New data from a CNN/ORC poll shows that since the Super Committee seems headed for failure, the resulting budget “haircut” will produce precisely the cuts the American public least desires.
Both parties in Congress are viewed as part of the problem — Americans disapprove of the job Republicans are doing at a 77 percent clip, and 68 percent think Democrats are doing a lousy job as well. But when it comes to specific policy proposals, it’s fairly one sided. Support for higher taxes on businesses and high income individuals is the highest rated idea with two thirds of Americans for it, second is cuts to domestic programs at 60 percent.
One of the least popular options are actually what’s slated to happen if the Super Committee doesn’t reach an accord — support for cuts to defense hovers around forty percent. So does “major changes” to the Medicare systems and Social Security. The current plan should the Super Committee fail is a two percent cut to Medicare providers, cuts to defense and to other domestic programs. Of course, leaders can still reach another deal before those cuts become reality in 2013, but they’ll have to overcome a filibuster vote.
On higher taxes for the rich and business, support is high among all ideological groups, and only comes close for self-described conservatives who support the idea 47 percent of the time and oppose it at a 51 percent rate. Liberals go for the idea 86 percent of the time and moderates 79.
On the flip side, a sizable percentage of liberals also support cuts to major domestic programs, 41 percent, while a 56 percent majority of moderates and 73 percent of conservatives do as well. So it seems that a deal most resembling the “balanced approach” between new revenues and cuts continues to be the most palatable, as it has since the Super Committee was announced.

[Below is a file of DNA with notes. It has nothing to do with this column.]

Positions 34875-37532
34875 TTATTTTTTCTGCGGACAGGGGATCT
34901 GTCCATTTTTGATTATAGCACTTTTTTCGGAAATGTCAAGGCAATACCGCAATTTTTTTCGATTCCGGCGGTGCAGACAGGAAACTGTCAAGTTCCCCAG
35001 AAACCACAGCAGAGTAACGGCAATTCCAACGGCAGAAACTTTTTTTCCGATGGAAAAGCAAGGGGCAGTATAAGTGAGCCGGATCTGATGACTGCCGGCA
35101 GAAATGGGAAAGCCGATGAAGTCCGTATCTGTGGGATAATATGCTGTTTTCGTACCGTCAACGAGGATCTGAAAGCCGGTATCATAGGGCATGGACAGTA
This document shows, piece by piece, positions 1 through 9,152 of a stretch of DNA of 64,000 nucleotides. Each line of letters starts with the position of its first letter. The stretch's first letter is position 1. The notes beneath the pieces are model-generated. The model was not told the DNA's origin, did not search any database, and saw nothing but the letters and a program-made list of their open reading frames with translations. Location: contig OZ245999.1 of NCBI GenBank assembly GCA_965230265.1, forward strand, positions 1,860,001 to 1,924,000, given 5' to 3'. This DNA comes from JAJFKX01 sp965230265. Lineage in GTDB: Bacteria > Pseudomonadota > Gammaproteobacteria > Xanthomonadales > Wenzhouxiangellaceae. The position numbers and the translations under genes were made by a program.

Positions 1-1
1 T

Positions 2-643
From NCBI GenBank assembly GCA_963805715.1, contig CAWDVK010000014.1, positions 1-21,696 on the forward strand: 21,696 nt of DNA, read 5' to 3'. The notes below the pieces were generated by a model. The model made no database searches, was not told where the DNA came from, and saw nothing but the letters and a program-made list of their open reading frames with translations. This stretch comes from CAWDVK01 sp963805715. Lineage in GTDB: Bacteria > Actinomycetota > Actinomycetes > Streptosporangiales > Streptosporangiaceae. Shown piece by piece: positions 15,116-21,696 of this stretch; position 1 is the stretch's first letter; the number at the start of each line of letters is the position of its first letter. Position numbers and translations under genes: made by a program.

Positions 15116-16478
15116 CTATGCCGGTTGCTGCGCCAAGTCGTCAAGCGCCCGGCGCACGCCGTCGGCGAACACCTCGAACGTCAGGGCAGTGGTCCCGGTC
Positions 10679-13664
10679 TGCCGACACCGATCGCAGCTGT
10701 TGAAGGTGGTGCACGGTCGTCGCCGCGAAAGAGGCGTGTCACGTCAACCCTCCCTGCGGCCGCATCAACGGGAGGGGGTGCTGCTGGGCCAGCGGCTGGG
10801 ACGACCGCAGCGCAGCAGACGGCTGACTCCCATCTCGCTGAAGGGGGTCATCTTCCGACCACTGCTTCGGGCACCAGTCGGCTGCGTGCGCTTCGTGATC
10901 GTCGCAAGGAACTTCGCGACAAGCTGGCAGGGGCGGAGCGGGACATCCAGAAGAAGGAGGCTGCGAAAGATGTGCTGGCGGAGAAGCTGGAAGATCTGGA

The ideological drivers here are apparent: despite a clear message in the public polling on deficit issues for months, Republicans did not want to embrace higher tax rates on wealthy individuals and businesses, fearing an increase would stifle recovery. Democrats didn’t want to move much on entitlement reform, but that prospect was less popular anyway, so we are now left with the existing cuts to Medicare and Medicaid and a large chunk of defense spending, which nobody seems to like.
The CNN/ORC poll used 1,019 live telephone interviews with American adults conducted from November 18th to the 20th. It has a sampling error of three points.
2:10: This post was updated.
Kyle is the Editor of TPM Media’s PollTracker. He graduated from Beloit College (WI) and began working in politics before getting an M.A. in magazine journalism from New York University, where he interned at TPM and the website of The New Yorker.